Cristina Dascalu (CD): From your professional experience, to what extent is energy policy shaping our future energy system in the perspective till 2020, and then 2030? Henryk Baranowski (HB): It is clear that the climate and energy regulatory framework is shaped by various interests within the EU Council. Therefore, the EU’s climate and energy policy is not the only tool to shape our energy market(s). I see it, also, as a tool in the hands of the EU’s leading economies, to push the EU’s energy system development in their preferred direction. Until 2020, the EU-fuel mix will be shaped predominantly by the RES Directive, which imposes obligatory (at the national level) targets for the RES share in final energy consumption. In Poland, it has resulted in a rapid RES development. It means that RES electricity generation in Poland has increased in the last seven years by 175%. The impact of the EU’s legislation is also revealed by the fact that the RES share in electricity generation, grew four times between 2008 and 2014. Delivering the RES 2020 target in Poland is not at risk. However, we are not certain how the regulatory RES framework will be shaped in the post-2020 period. It depends on the implementation of the European Council’s conclusions regarding the binding legislation. [Tweet "RES electricity generation in Poland has increased in the last seven years by 175%."]The EU ETS has not been a key driver in the power sector’s emissions reductions, but will most likely become one in the future, due to the foreseen scarcity of free EUA and their price growth. Therefore, in the long-term [...]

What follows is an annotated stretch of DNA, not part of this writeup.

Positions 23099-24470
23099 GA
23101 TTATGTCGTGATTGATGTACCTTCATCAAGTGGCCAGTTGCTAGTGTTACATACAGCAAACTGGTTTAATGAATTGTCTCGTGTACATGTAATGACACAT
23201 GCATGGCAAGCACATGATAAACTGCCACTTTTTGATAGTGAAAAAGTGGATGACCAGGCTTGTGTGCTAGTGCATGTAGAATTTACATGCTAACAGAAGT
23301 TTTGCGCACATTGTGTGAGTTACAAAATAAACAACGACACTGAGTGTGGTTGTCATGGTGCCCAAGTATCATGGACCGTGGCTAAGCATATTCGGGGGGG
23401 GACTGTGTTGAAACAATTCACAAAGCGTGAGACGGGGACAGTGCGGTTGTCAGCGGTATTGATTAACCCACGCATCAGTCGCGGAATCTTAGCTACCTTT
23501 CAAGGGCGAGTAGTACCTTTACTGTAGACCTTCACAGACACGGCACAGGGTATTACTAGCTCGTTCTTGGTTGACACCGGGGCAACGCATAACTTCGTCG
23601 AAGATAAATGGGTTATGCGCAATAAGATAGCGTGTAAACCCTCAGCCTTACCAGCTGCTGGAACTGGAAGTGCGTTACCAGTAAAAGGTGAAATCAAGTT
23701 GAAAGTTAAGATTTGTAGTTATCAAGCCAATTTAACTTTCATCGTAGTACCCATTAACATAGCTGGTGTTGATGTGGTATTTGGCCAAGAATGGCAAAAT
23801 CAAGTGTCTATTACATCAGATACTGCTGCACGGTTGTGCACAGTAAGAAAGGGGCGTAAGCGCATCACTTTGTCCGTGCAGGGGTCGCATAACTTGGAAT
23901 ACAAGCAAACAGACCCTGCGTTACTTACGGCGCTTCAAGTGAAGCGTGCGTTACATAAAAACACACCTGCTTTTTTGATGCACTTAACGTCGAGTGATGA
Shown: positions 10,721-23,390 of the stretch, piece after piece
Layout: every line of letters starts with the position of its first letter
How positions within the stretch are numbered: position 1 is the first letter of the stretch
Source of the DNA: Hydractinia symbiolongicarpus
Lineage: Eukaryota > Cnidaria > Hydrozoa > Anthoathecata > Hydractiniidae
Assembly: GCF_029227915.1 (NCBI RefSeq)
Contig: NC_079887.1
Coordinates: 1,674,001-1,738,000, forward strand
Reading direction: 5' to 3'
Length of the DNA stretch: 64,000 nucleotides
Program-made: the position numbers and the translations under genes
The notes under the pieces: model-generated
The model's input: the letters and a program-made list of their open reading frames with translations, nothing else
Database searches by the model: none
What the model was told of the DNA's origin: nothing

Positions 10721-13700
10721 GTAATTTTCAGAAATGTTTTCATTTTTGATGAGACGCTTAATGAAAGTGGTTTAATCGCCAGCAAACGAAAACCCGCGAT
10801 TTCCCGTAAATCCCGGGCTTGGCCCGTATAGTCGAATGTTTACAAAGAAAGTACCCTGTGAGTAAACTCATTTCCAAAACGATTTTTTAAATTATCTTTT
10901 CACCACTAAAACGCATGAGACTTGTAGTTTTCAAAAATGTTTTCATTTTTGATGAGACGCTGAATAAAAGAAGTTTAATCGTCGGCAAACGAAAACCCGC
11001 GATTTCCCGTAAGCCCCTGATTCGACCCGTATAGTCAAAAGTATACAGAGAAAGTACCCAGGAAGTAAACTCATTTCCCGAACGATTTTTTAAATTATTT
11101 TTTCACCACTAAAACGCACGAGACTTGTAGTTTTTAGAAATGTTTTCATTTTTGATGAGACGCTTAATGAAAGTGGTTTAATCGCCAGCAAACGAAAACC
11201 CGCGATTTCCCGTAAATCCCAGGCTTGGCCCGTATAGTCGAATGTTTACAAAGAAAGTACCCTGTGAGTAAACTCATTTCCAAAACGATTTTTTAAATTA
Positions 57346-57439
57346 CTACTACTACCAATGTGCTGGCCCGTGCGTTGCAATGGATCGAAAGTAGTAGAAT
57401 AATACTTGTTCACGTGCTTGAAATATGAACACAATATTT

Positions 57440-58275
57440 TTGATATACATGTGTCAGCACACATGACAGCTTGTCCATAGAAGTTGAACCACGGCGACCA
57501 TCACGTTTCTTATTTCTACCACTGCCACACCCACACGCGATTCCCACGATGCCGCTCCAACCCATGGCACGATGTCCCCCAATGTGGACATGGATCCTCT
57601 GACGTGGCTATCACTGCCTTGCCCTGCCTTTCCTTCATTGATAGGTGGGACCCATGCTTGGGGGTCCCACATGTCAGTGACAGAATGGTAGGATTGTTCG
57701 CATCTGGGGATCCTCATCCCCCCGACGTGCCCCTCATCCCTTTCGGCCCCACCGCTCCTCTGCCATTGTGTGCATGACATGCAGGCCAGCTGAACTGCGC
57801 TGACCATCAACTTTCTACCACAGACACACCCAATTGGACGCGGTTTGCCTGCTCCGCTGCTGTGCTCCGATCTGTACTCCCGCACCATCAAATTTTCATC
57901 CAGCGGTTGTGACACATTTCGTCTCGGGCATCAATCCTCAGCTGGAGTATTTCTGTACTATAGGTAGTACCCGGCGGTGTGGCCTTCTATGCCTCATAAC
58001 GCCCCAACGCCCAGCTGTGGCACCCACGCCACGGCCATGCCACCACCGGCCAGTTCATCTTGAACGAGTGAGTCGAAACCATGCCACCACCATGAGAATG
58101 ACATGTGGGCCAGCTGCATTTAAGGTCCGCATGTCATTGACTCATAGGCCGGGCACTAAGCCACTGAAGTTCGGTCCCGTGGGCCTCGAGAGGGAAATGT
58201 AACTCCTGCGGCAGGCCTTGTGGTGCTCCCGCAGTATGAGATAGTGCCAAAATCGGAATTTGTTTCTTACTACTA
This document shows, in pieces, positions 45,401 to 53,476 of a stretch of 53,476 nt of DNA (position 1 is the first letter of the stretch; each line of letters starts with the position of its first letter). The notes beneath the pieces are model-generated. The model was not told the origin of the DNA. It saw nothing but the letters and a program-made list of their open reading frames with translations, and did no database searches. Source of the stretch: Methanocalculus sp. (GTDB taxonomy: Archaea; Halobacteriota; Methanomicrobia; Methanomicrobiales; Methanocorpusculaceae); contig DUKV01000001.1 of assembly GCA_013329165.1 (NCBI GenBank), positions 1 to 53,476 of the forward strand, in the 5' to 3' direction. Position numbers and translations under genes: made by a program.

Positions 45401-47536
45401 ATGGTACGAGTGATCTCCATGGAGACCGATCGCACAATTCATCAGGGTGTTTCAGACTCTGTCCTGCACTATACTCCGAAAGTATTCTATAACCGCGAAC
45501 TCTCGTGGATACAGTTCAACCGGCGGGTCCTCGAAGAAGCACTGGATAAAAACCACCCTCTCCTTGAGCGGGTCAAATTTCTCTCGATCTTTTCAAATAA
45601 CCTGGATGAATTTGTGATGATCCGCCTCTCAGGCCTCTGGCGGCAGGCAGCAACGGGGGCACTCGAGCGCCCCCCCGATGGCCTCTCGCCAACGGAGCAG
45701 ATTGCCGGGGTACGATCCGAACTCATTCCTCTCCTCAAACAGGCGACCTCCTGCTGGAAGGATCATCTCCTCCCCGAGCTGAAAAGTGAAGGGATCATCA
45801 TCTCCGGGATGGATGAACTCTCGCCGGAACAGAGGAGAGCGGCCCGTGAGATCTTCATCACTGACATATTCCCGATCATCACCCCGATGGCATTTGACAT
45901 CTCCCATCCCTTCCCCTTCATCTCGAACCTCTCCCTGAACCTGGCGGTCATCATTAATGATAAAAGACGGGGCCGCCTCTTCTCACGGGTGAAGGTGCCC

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We represent the widely understood Central Europe energy sector (electricity generation, distribution and transmission, renewables, gas, oil, heat generation and distribution, chemical industries, etc.), universities and scientific institutions.